Forgiveness is a key to Progresshttps://jasonlauritsen.com/wp-content/themes/corpus/images/empty/thumbnail.jpg150150Jason LauritsenJason Lauritsenhttps://jasonlauritsen.com/wp-content/themes/corpus/images/empty/thumbnail.jpg
Like many change agents, I’m infatuated with better. My eyes are always focused on what’s next and I rarely celebrate what is. In fact, when it comes to evaluating the present, I spend most of my time recognizing what’s wrong, what needs to change. At times in my work, I’ve found myself so overwhelmed by what’s wrong that it was hard to find energy to start the process to make things better.
This frustration can often lead to questions like:
How in the world did we get here?
Why hasn’t something been done sooner?
If no one cared enough about all of these issues before now, how can change even have a chance?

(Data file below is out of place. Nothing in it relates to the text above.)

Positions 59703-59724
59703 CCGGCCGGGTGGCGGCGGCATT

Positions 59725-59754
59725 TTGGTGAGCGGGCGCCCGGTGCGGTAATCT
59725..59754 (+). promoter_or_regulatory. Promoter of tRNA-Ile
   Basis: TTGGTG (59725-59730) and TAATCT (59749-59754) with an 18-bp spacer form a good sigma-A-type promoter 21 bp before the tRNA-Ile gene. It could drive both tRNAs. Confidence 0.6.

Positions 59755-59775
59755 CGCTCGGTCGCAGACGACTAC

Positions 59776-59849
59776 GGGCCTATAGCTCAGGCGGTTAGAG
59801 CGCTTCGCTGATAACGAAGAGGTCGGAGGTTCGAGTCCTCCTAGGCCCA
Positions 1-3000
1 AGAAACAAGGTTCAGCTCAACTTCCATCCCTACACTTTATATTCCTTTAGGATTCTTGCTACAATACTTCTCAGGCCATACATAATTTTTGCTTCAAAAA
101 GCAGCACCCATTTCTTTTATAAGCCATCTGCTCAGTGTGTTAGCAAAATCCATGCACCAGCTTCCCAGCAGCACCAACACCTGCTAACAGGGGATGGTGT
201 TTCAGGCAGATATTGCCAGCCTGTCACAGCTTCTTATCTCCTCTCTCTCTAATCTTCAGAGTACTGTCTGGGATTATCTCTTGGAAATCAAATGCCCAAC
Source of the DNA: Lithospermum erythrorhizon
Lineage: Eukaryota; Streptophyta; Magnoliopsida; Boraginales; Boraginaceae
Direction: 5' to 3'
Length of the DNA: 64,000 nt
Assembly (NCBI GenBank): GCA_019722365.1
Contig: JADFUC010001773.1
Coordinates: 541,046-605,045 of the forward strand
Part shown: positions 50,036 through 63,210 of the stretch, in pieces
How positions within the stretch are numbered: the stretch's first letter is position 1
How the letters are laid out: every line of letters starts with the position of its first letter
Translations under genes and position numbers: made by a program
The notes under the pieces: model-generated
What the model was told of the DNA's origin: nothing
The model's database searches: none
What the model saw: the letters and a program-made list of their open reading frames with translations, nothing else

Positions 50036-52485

These are tempting questions and, if you aren’t careful, they can burn up your time and motivation to tackle this important work. The conclusion that I arrive at was that these questions don’t matter.
In the business of driving change, one of the commonly overlooked tools is forgiveness. Change is about progress, about the future. It’s not about the past. In order to place a spring board beneath yours and the organization’s feet when it comes to change, you need to forgive the past. It’s likely that we arrived where we are today because of good intentions and perhaps just a series of little steps that seemed harmless individually. Letting go of how we got here frees up all of your energy to focus on where to go next. This isn’t to say that you can’t or shouldn’t study the past for information, just that you don’t place any judgment on the information as you examine it.
Forgiveness is also powerful when it comes to change management. People are going to resist change, that’s just how we are wired as humans. Every single one of us does it. It’s just that some of us move through the change acceptance process a lot faster than others. So, forgive people for immediately loving your change. Forgive them for grieving the loss of the old way, and give them room to accept the new.